2/21/12

What are oligopolies and oligopolistic markets? An introduction with examples



An Oligopoly is a type of market where there are a relatively small number of firms.  The important thing to remember about an oligopolistic market is that each firm’s decision impacts another firm’s decision, so they are related or dependent on each other.  For example, if one airline were to lower their ticket prices, all other airlines would lower their ticket prices as well to stay competitive; this dependence on rival firms is unique to the oligopoly market.

Imagine if you are in a perfectly competitive firm, you are a price taker, so the decisions of other firms do not impact you.  If you are in a monopolistically competitive market you advertise, research, brand, change the quality of your product to make an economic profit, you do not interact directly with competitors.  Finally, in a monopoly market you have no competition so rival firms do not impact your decisions.


Other factors necessary for an oligopolistic market are:
1.  A small number of firms compete in an oligopolistic market
2.  Barriers to entry (either natural or legal) are present
3.  Firms consider other firm’s behavior in their decisions (game theory)

How does an oligopoly arise?  It can either happen naturally due to economies of scale, or it can happen legally due to permits or laws enforced by the government.  For the legal method, there simply needs to be a law in place that limits the number of firms that can enter a market.  For example, some big cities in the US have 2 or 3 cable TV providers because the city government limits the amount of firms that can use the existing infrastructure.  This same logic applies for trash collections companies or electricity providers.  The natural way oligopolies can occur has to do with their long run average total cost curve, and how it is in the best interest of society to have only a few firms.  Consider the following graph:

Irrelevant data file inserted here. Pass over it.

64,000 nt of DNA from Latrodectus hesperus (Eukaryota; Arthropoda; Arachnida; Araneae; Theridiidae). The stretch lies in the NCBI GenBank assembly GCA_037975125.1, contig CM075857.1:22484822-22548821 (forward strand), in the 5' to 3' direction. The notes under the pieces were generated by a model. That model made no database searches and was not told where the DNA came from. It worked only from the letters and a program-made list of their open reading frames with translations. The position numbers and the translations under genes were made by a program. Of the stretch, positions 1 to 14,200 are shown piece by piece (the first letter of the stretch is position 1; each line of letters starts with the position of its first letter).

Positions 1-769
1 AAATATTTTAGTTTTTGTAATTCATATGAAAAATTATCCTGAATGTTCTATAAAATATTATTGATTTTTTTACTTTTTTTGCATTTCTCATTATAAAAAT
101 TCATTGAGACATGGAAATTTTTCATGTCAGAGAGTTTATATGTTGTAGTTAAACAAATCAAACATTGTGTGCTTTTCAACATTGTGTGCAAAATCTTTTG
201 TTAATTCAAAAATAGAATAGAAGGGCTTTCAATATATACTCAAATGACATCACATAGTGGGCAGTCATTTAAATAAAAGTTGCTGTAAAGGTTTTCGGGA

Here ATC1 is the long run average total cost curve for firm 1, and ATC2 and ATC3 represent the long run average total cost curves for firms 2 and 3 respectively.  Not that the minimum of the ATC curve for each firm occurs at P*, and at this point each firm can make 3,000 units individually or 9,000 units in total.  For this market, it makes sense to only have 3 firms, because with 3, each firm produces at its minimum ATC which results in the lowest price possible for consumers.  This natural monopoly occurs because economies of scale are taken advantage of meaning only 3 big firms results in an efficient outcome.

Another big component of an oligopolistic market is that firms have the ability to collude.  This means that the small number of firms can band together to form a cartel, and then operate as a monopoly.  However, if firms do not collude, they may compete with each other by lowering their prices until both firms are producing at their marginal cost, which is identical to the perfectly competitive outcome.

Because of these characteristics of an oligopolistic market, the resulting equilibrium price and quantity can vary between the monopoly outcome at one extreme end, and the perfectly competitive outcome at the other extreme end.  However, most of the time the final result will be somewhere in between depending on the behavior of the oligopolist. 

Oligopolies also lead to into the study of game theory, which has been studied extensively by many economists.



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